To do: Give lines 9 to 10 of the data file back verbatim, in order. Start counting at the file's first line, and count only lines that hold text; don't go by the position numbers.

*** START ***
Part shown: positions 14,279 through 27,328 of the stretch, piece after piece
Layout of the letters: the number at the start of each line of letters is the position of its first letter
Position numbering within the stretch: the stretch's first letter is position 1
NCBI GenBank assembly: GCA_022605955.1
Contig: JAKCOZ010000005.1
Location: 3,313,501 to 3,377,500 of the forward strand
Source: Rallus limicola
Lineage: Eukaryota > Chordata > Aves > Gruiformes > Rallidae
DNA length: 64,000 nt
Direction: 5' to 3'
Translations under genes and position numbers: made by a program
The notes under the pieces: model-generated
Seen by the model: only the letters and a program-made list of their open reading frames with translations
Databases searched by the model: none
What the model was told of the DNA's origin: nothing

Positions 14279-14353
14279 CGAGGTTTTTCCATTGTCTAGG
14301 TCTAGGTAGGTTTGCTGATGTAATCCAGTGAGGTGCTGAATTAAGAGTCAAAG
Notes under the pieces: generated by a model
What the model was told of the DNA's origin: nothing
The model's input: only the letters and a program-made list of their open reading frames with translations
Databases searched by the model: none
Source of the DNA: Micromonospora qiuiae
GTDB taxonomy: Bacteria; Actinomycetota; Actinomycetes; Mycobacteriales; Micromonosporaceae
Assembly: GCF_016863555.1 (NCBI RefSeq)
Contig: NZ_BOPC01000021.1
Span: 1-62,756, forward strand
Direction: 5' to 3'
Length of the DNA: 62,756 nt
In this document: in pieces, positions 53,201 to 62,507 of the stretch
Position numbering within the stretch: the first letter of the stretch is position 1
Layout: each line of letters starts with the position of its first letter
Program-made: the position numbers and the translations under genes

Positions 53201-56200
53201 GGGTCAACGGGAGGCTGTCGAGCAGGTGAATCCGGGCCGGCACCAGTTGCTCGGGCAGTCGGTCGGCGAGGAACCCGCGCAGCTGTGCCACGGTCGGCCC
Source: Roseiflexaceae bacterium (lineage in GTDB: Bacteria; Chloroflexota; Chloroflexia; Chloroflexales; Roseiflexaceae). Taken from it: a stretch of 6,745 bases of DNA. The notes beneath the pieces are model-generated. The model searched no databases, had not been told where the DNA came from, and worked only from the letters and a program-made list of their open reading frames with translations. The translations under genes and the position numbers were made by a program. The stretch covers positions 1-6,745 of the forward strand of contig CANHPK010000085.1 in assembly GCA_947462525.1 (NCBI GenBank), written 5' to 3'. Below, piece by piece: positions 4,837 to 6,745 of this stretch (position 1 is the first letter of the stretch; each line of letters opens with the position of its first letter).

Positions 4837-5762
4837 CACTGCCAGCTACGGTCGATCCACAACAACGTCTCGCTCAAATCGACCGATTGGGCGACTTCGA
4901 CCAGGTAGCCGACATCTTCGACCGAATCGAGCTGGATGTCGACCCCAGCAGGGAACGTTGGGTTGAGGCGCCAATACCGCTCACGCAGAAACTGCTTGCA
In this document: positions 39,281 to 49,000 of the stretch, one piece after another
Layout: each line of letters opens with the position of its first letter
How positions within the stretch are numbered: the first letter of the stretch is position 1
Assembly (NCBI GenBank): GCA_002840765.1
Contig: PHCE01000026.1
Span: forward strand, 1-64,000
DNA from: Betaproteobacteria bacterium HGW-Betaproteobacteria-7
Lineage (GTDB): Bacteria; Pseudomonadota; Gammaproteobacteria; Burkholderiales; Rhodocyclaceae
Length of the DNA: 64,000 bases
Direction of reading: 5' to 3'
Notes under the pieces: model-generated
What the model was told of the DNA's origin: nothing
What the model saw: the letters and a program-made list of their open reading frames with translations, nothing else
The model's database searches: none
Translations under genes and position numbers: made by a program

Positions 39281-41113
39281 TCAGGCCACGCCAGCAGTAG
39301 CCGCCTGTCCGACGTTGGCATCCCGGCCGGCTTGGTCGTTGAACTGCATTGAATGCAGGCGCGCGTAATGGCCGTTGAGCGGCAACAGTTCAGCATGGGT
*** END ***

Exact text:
DNA length: 64,000 nt
Direction: 5' to 3'